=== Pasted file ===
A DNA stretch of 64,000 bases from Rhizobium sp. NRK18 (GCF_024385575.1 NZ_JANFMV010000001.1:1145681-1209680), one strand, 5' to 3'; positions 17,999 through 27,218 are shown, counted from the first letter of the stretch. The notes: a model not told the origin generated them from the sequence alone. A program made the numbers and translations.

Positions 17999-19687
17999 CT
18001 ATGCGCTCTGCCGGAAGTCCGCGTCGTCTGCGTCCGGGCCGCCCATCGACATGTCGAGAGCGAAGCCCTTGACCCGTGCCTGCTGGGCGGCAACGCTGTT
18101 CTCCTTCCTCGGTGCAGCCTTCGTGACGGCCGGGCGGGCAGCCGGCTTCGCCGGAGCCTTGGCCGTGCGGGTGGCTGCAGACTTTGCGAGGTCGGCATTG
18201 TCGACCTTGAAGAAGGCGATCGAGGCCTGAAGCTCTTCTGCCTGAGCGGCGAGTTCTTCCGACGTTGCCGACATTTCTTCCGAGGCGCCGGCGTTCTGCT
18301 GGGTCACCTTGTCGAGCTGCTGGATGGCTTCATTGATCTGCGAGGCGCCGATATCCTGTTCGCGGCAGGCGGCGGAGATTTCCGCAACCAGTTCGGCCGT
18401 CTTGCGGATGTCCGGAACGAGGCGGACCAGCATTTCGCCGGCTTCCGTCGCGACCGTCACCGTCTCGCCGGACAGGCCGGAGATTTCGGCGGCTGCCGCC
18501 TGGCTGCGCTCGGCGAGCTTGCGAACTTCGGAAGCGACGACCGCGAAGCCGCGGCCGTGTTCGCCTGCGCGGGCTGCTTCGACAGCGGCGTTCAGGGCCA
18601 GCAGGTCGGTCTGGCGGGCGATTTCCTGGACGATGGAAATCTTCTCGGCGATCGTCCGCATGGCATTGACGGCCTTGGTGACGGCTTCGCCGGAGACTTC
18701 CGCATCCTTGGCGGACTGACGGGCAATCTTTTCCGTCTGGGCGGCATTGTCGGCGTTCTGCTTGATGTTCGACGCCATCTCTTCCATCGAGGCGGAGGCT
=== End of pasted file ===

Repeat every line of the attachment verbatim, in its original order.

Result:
A DNA stretch of 64,000 bases from Rhizobium sp. NRK18 (GCF_024385575.1 NZ_JANFMV010000001.1:1145681-1209680), one strand, 5' to 3'; positions 17,999 through 27,218 are shown, counted from the first letter of the stretch. The notes: a model not told the origin generated them from the sequence alone. A program made the numbers and translations.

Positions 17999-19687
17999 CT
18001 ATGCGCTCTGCCGGAAGTCCGCGTCGTCTGCGTCCGGGCCGCCCATCGACATGTCGAGAGCGAAGCCCTTGACCCGTGCCTGCTGGGCGGCAACGCTGTT
18101 CTCCTTCCTCGGTGCAGCCTTCGTGACGGCCGGGCGGGCAGCCGGCTTCGCCGGAGCCTTGGCCGTGCGGGTGGCTGCAGACTTTGCGAGGTCGGCATTG
18201 TCGACCTTGAAGAAGGCGATCGAGGCCTGAAGCTCTTCTGCCTGAGCGGCGAGTTCTTCCGACGTTGCCGACATTTCTTCCGAGGCGCCGGCGTTCTGCT
18301 GGGTCACCTTGTCGAGCTGCTGGATGGCTTCATTGATCTGCGAGGCGCCGATATCCTGTTCGCGGCAGGCGGCGGAGATTTCCGCAACCAGTTCGGCCGT
18401 CTTGCGGATGTCCGGAACGAGGCGGACCAGCATTTCGCCGGCTTCCGTCGCGACCGTCACCGTCTCGCCGGACAGGCCGGAGATTTCGGCGGCTGCCGCC
18501 TGGCTGCGCTCGGCGAGCTTGCGAACTTCGGAAGCGACGACCGCGAAGCCGCGGCCGTGTTCGCCTGCGCGGGCTGCTTCGACAGCGGCGTTCAGGGCCA
18601 GCAGGTCGGTCTGGCGGGCGATTTCCTGGACGATGGAAATCTTCTCGGCGATCGTCCGCATGGCATTGACGGCCTTGGTGACGGCTTCGCCGGAGACTTC
18701 CGCATCCTTGGCGGACTGACGGGCAATCTTTTCCGTCTGGGCGGCATTGTCGGCGTTCTGCTTGATGTTCGACGCCATCTCTTCCATCGAGGCGGAGGCT